The Third Congress of Caribbean Writers came to a climax on the fourth and final day of its activities with the announcement of this year's winner of the 'Association of Caribbean Writers Grand Prize for Literature' to Haitian-born novelist Edwidge Danticat. The grand prize was bestowed on Danticat for her novel: Creating Dangerously - the Immigrant Artist at Work (Princeton University Press, 2010). It is a series of deeply personal memoirs on tumultuous events in her life leading up to her migrating from violence-ravaged Haiti to face new challenges in her adopted United States; then again feeling the suffering of those left behind afflicted by devastation - from earthquakes to political assassinations.
Special mention was made on the works of Colombian, Santiago Gamboa and Trinidad and Tobago's Lawrence Scott. Gamboa's novel 1209 Necroplis (translated by François Gaudry, 2010) reveals the details of the death of an evangelical pastor who had recently shared with an audience of a congress his captivating tale of redemption at the hands of a charismatic tattooed messiah from Miami. Scott's novel Light Falling On Bamboo (Tindal Street Press, 2012) explores the life, love and art of Trinidad's finest 19th-century painter, Michel Jean Cazabon (1813-1888). He shows us Trinidad - a land full of prejudice and social injustice in a uniquely complicated time of post emancipation and the interplay of the different races in this small corner on the planet.
The bi-annual Congress of Caribbean Writers was held from April 10-13 at the Langley Fort Royal Resort in Deshaies, the Guadeloupe Islands and drew a gathering of more than 50 authors who discussed issues related to the theme, 'A Collective epic: fighting for freedom, historical truth and fiction in Caribbean literature'. The congress seeks to bridge language barriers between Caribbean people (Spanish, English, French and Dutch speaking) through their writings and publications. In the words of the Congress patron Josette Borel Lincertin, president of the Regional Council of Guadeloupe, "The world-honoured literature of the Caribbean needs to overcome language barriers and geographical boundaries to try to build a common literary space".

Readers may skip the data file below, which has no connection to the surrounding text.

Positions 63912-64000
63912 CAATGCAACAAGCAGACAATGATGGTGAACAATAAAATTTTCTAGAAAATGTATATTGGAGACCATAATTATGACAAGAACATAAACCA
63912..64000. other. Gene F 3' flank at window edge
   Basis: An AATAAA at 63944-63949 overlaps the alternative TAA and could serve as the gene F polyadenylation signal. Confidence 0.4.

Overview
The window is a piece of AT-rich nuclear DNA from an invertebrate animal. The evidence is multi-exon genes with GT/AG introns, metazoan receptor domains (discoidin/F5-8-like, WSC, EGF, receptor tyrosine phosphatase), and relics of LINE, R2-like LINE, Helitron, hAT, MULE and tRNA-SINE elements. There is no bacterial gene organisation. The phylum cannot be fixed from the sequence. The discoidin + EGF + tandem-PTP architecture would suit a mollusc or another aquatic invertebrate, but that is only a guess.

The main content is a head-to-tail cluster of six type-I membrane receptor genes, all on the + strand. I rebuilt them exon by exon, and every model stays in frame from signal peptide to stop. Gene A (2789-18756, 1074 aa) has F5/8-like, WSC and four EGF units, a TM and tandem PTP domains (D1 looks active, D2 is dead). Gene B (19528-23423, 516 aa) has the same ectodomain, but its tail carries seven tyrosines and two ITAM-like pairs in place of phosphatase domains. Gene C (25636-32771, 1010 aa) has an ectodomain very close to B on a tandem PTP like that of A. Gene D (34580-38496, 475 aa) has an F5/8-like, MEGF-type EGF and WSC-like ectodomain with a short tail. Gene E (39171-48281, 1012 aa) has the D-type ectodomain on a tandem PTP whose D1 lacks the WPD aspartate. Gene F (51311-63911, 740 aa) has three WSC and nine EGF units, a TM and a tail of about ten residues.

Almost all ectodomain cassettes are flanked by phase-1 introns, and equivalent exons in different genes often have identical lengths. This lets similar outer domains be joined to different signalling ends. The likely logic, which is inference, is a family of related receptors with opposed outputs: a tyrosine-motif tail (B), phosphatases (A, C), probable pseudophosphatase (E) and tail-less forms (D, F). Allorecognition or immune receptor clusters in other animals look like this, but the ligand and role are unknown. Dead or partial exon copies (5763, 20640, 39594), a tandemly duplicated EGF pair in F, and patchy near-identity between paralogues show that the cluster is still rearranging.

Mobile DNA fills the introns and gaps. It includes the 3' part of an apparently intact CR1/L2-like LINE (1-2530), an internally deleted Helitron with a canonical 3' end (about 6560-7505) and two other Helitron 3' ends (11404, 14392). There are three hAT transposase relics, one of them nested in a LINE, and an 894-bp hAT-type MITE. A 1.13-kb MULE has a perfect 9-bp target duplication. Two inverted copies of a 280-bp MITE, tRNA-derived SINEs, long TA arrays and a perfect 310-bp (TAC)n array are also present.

The congress had its opening ceremony on 10 April at the Espace Régional du Raizet, on rue du Général de Gaulle in Abmes. Here guest of honour American novelist Russell Banks received a standing ovation for his speech on the beginning of the creolisation of the Americas by the descendants of enslaved Africans. Banks went on to describe that the founding of the Americas began on ële de Gorée off the coast of Senegal, where enslaved Africans peered out from cracks in the walls of their dark holding cells into the brilliant sunshine across the vast ocean expanse in which their future lay. They saw ships waiting offshore to transport them to a faraway land in which, unknown to them, their descendants would overcome the horrors of slavery and rise to become a great people in the New World.
Contributed by JAMAQUE Magazine